Licensed Practical Nurse Program
- Developmental Psychology Across the Life Span: 3 credits, lower division level
- Human Biology: 4 credits, lower division level
August 2008 through Present
Source of Records
Connecticut Technical High School System; 25 Industrial Park Road, Middletown, CT
About the Training Sponsor
The mission of the Connecticut Technical School Systems is to provide a rigorous educational program meeting the needs of Connecticut's citizens and employers through academic instruction, intensive occupation-specific training, and apprenticeship credit.
Developmental Psychology Across the Life Span: 3 credits, lower division level
Knowledge of human development is a critical factor for the practicing nurse as a tool for understanding others. This course will examine psychological theories and research to understand and explain human development from infancy through late adulthood. The course will explore the concepts of nature and nurture and their influence on growth and development. There will be an emphasis on the acquisition of emotional, physical, cognitive, and moral skills, as well as developmental tasks associated with specific age groups. Concepts regarding death and dying will also be studied. Cultural factors will be considered throughout.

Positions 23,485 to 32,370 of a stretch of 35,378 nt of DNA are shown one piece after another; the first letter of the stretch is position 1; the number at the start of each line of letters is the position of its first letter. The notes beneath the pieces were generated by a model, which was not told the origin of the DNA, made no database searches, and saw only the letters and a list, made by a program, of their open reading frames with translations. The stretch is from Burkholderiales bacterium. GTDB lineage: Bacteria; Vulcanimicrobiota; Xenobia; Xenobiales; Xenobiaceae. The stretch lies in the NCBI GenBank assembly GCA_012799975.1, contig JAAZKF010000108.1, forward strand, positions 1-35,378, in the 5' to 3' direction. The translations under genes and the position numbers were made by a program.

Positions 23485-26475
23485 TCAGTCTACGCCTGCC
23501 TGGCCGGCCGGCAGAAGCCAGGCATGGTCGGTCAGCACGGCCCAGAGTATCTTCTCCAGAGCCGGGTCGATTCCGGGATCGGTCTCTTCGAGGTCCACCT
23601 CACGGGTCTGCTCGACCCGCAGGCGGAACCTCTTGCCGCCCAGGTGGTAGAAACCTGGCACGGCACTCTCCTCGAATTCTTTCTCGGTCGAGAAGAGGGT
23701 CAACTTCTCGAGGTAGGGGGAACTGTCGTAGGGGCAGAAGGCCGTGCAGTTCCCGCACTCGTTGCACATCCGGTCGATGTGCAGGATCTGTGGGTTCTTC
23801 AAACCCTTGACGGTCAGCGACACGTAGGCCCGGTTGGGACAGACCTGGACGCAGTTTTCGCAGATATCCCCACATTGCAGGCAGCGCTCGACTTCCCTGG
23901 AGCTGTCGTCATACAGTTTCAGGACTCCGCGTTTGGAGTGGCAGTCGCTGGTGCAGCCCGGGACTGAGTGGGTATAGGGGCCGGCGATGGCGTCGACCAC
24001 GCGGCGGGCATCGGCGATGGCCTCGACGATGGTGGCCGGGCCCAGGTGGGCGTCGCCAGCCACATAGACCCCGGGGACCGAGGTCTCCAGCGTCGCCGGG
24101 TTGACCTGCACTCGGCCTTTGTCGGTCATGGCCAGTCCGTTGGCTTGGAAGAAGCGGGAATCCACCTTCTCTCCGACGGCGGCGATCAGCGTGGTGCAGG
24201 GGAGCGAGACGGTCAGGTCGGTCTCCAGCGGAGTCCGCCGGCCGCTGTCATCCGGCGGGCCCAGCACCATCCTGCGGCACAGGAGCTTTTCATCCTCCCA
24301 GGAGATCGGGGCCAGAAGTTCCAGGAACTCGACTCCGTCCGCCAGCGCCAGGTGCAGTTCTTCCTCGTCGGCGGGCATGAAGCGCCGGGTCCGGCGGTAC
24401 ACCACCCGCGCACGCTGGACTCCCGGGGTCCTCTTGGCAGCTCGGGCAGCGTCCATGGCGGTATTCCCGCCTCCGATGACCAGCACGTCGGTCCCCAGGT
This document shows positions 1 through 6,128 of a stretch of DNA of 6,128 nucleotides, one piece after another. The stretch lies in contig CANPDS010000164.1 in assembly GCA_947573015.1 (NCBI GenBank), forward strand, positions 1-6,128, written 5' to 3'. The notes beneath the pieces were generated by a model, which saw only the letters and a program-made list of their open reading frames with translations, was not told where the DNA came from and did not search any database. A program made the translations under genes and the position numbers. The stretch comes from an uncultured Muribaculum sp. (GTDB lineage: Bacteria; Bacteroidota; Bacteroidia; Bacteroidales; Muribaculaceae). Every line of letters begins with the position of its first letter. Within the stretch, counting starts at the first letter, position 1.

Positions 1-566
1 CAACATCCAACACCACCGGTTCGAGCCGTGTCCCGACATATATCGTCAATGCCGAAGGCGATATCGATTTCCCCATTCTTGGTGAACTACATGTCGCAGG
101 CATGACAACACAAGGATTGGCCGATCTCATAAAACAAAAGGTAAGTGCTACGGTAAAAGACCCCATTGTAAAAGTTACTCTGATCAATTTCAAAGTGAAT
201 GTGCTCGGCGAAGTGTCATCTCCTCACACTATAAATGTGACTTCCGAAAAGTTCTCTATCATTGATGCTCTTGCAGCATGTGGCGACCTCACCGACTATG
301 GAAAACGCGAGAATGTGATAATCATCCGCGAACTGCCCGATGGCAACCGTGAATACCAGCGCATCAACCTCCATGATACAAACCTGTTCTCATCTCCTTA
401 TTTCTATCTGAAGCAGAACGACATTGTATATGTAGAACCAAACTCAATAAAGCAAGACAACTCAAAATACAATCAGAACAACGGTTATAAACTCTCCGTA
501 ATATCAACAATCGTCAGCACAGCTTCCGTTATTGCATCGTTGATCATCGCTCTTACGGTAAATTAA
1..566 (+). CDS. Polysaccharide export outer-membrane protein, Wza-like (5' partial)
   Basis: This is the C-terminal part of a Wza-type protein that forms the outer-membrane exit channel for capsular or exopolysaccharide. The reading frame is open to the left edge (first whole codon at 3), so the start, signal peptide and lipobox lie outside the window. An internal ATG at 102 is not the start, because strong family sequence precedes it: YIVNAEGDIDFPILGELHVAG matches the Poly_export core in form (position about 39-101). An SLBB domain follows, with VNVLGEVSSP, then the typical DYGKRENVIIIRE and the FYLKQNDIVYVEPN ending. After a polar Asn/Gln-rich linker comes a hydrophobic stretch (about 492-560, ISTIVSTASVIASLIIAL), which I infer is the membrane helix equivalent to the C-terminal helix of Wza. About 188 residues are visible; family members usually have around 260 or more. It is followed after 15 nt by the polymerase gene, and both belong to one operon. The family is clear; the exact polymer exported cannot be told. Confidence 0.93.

Human Biology: 4 credits, lower division level
The traditional Human Biology Course is offered as Biology 115 within the State of Connecticut Community College System. Students typically enroll in this course for one of several reasons: (1) To complete a degree requirement for a 4-credit laboratory science course (2) As a prerequisite for Anatomy & Physiology I (and an alternative to a more traditional Biology course, e.g., General Biology or Introduction to Biology) (3) To increase their preparedness for, and chances for success in, Anatomy & Physiology I Items (2) and (3) above would be applicable to LPNs who desire to transition to an RN Program.
In addition to acquainting students specifically with the biology of the human body, this course is designed to provide students with a somewhat broad overview of the main concepts of biology. The rationale for including this overview of biological concepts and principles is that many of the students who take this course, including those eventually seeking RN degrees, will not take any other general biology course during their training. Additionally, the laboratory portion of the traditional course acquaints students with general laboratory procedures, laboratory safety protocols, use of the microscope, adherence to written and verbal instructions in a laboratory setting, and the relationship of concepts learned in lecture to activities and experiments carried out in the laboratory.